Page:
McConnell: “Let’s not rush into anything, Mia. First, we’d like to study things, see the NRA’s position in writing, study the fine print, if you will.”

Cooney: “If the NRA truly gives you permission, will you go forward?”

McConnell: “We’d need hearings for many months on this before I’d be comfortable doing anything that impacted Second Amendment rights.”

Cooney: “Do you think bump stocks are protected under the Second Amendment?”

McConnell: “Anything that curtails American’s right to bear arms should receive extra scrutiny. As to whether it infringes the Second, I leave that to a higher power.”

Cooney: “God?”

McConnell: “No, the NRA, which is why we have to study their permission paper carefully.”

Cooney: “Could this present a rare opportunity for bipartisan cooperation?”

McConnell: “Doubtful, Mia. The Democrats are likely to try to sneak something overreaching into a bill, like universal background checks or mental health records being checked before someone can buy semi-automatic weapons. We won’t stand for that kind of nonsense.”

Cooney: “Thank you, Senator. Kate, there you have it from our nation’s capitol.”

 

Background for Foreign Readers

As written after the Roy Moore article last week, the most befuddling part of the American Constitution and law is the Right to Bear Arms embodied in the Second Amendment:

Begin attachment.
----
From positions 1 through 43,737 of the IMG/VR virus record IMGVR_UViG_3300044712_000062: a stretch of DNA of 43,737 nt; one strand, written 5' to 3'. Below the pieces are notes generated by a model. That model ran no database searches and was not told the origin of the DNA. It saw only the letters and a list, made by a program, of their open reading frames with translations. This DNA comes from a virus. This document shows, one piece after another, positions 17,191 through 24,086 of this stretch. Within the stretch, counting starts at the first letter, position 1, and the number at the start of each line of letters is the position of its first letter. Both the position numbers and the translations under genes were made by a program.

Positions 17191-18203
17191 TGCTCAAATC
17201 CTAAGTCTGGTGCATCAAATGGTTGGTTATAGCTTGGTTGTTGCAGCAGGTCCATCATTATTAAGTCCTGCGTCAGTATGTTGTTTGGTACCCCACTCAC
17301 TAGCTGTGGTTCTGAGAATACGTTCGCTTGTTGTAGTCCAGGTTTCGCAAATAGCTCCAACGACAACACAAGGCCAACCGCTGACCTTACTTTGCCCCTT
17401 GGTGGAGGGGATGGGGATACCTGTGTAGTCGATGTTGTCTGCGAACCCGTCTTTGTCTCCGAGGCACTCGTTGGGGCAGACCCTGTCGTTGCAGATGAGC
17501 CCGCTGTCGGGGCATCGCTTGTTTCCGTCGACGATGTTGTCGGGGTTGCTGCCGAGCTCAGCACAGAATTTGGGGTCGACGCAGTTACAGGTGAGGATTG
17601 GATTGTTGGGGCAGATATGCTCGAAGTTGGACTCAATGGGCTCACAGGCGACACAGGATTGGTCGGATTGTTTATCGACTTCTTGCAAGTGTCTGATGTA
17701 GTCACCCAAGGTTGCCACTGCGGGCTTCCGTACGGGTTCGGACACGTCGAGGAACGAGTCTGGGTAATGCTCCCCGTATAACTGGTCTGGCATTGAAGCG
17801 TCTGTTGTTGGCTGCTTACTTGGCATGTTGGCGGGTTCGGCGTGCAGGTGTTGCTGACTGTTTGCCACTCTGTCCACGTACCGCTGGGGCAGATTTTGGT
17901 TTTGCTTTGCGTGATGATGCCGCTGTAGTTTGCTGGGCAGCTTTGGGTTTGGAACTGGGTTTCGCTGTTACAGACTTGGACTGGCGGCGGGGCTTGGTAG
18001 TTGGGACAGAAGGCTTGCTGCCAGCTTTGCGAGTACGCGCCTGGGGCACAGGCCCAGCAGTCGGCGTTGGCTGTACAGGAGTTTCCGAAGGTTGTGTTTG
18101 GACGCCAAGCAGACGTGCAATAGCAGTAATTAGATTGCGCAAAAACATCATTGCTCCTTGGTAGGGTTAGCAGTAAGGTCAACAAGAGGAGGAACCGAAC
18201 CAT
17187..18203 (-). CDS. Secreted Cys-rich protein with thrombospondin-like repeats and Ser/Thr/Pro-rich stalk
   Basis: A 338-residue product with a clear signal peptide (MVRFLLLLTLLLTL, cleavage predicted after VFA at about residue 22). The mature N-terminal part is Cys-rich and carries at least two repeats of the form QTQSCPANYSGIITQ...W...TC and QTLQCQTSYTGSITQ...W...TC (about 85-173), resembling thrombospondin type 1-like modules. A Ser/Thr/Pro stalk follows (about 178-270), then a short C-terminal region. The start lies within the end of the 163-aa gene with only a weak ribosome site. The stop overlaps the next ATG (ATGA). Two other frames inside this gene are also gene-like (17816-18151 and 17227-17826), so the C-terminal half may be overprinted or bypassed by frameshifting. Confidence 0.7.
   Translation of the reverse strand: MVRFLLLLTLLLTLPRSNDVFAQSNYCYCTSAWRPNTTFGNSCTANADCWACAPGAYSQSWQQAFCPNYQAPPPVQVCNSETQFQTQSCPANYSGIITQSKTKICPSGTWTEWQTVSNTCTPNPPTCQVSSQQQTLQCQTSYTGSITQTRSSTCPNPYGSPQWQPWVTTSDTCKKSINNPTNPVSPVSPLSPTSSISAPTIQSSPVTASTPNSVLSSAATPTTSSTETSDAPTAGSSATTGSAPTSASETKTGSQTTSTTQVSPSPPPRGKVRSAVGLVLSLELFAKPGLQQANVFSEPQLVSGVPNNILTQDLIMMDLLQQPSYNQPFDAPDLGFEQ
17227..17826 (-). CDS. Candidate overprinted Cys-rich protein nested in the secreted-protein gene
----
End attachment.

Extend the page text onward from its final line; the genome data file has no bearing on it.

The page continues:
“A well regulated Militia, being necessary to the security of a free State, the right of the people to keep and bear Arms, shall not be infringed.”

No one really knows what this means. Is the right only to provide a militia to serve as quasi-military, like in the American Revolution? Is it a right to protect yourself and your home? Is it an absolute right to arm yourself?

Whatever the Second Amendment means, the United States has a major gun issue. If you are interested in reading about this issue in depth, complete with data, check the article in Vox.com. https://www.vox.com/2015/10/3/9444417/gun-violence-united-states-america. It is excellent and insightful.

America’s mass shootings are worsening, and our government is unwilling and/or unable to do anything about it. Furthermore, mass shootings are only the most visible tip of the proverbial iceberg. Tens of thousands Americans die every year by guns. Throughout its history, America has been a ‘can do’, optimistic society. We have tackled many major issues and prevailed. But our society won’t take on guns. It’s become a cultural issue, exacerbated significantly by vast lobbying funds used by the NRA and other organizations to fight any reform. This is despite the fact that the clear majority of Americans, including Republicans, favor sensible gun safety measures. As a patriotic American, I am tremendously saddened by this situation and horrified by our country’s lack of leadership in Washington.

Interestingly, our Supreme Court has ruled that although the government cannot ban ownership of traditional guns to protect the home (Second Amendment), they can require background checks, restrict more dangerous guns, limit ownership, etc. The courts aren’t the problem; it’s the legislatures.